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'Cerambycidae' can also refer to...



Dispersal of Anoplophora glabripennis (Cerambycidae)

Reproductive Traits of Glenea cantor (Coleoptera: Cerambycidae: Lamiinae)

Cerambycidae Larval Host Condition Predicts Trap Efficiency

Facultative Intraguild Predation of Red Oak Borer Larvae (Coleoptera: Cerambycidae)

Antibiosis Resistance in Soybean Plant Introductions to Dectes texanus (Coleoptera: Cerambycidae)

Midgut and Fat Body Bacteriocytes in Neotropical Cerambycid Beetles (Coleoptera: Cerambycidae)

Partial Life Tables From Three Generations of Enaphalodes rufulus (Coleoptera: Cerambycidae)

Effects of Temperature on Anoplophora glabripennis (Coleoptera: Cerambycidae) Larvae and Pupae

Thermoregulatory Behavior and Fungal Infection of Anoplophora glabripennis (Coleoptera: Cerambycidae)

Dispersal of the Eucalyptus Longhorned Borer (Coleoptera: Cerambycidae) in Urban Landscapes

Reproductive Behaviors of Anoplophora glabripennis (Coleoptera: Cerambycidae) in the Laboratory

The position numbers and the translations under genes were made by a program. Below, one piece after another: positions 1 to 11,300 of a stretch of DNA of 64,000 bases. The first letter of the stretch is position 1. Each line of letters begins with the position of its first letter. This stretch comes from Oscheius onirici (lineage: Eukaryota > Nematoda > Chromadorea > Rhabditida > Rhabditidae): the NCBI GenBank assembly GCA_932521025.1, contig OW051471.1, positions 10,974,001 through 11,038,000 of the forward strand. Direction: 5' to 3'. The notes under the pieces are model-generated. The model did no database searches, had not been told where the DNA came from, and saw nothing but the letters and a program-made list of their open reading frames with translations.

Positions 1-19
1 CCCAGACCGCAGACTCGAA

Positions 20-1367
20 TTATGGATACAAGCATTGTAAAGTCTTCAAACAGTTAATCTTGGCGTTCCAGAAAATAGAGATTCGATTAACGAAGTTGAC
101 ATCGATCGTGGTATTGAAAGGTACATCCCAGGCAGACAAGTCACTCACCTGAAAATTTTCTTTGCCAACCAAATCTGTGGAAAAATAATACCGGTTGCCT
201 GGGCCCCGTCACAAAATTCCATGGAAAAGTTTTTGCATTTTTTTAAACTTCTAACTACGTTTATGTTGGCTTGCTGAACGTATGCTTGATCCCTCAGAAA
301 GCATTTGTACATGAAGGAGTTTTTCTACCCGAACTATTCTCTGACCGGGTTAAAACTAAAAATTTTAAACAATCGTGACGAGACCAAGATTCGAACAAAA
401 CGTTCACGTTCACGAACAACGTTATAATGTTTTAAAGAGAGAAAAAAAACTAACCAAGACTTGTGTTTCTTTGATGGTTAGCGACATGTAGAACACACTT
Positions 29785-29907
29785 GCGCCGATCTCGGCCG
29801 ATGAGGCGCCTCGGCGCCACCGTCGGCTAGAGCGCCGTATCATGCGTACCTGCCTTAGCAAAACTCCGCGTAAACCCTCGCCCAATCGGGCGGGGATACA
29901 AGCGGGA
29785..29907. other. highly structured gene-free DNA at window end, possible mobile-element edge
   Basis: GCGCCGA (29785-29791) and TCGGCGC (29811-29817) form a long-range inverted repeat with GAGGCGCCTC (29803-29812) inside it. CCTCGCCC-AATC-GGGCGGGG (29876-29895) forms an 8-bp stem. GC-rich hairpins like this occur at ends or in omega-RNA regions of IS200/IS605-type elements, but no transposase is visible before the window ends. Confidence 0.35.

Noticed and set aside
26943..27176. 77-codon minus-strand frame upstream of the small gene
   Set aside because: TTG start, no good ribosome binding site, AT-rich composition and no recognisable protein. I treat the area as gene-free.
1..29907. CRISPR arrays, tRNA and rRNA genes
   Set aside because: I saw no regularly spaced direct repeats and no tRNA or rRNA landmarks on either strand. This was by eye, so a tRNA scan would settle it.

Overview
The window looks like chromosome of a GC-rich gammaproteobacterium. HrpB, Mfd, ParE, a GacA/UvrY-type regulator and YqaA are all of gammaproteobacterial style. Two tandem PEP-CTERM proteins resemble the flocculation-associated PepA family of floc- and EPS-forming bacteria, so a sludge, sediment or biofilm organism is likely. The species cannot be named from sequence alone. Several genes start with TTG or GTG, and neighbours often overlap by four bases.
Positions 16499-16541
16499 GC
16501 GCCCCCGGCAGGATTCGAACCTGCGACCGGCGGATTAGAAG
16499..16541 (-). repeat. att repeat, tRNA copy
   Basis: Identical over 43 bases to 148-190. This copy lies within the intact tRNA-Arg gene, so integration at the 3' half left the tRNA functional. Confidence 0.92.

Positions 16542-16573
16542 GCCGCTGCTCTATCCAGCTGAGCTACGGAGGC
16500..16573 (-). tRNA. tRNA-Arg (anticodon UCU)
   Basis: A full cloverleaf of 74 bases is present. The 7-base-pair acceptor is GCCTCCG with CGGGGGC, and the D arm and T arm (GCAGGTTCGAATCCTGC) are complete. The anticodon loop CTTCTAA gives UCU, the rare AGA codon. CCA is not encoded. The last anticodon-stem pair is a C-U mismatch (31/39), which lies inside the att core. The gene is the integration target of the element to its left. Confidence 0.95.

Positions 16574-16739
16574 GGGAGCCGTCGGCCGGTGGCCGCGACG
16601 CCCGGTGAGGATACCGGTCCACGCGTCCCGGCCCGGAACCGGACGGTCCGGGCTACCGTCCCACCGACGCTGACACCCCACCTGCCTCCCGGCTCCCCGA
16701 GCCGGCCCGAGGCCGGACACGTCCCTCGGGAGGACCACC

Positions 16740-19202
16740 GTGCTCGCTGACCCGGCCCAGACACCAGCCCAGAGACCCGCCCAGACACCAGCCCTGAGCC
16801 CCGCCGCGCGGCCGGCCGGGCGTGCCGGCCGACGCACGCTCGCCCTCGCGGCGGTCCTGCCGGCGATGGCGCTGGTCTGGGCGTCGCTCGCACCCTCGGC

The Complete Mitochondrial Genome of the Longhorn Beetle Dorysthenes paradoxus (Coleoptera: Cerambycidae: Prionini) and the Implication for the Phylogenetic Relationships of the Cerambycidae Species

Radiation-Induced Metabolomic Changes in Sterile Male Μοnochamus alternatus (Coleoptera: Cerambycidae)

Seasonal Development of Phoracantha recurva and P. semipunctata (Coleoptera: Cerambycidae) in Southern California

Effects of Temperature on Fecundity and Longevity of Phoracantha recurva and P. semipunctata (Coleoptera: Cerambycidae)

Dispersal and Spatiotemporal Dynamics of Asian Longhorned Beetle (Coleoptera: Cerambycidae) in China

Distribution and Abundance of Anoplophora glabripennis (Coleoptera: Cerambycidae) in Natural Acer Stands in South Korea


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; class Insecta, order Coleoptera)

Family of elongate, pubescent beetles, usually strikingly marked, up to 20 cm long. The antennae are filiform, at least two-thirds of the body length, and often greater. Larvae are fleshy and elongate, with powerful jaws and reduced legs. They feed on wood of dead or dying trees, and may take four years to reach maturity. There are 20 000 species.

Subjects: Zoology and Animal Sciences.

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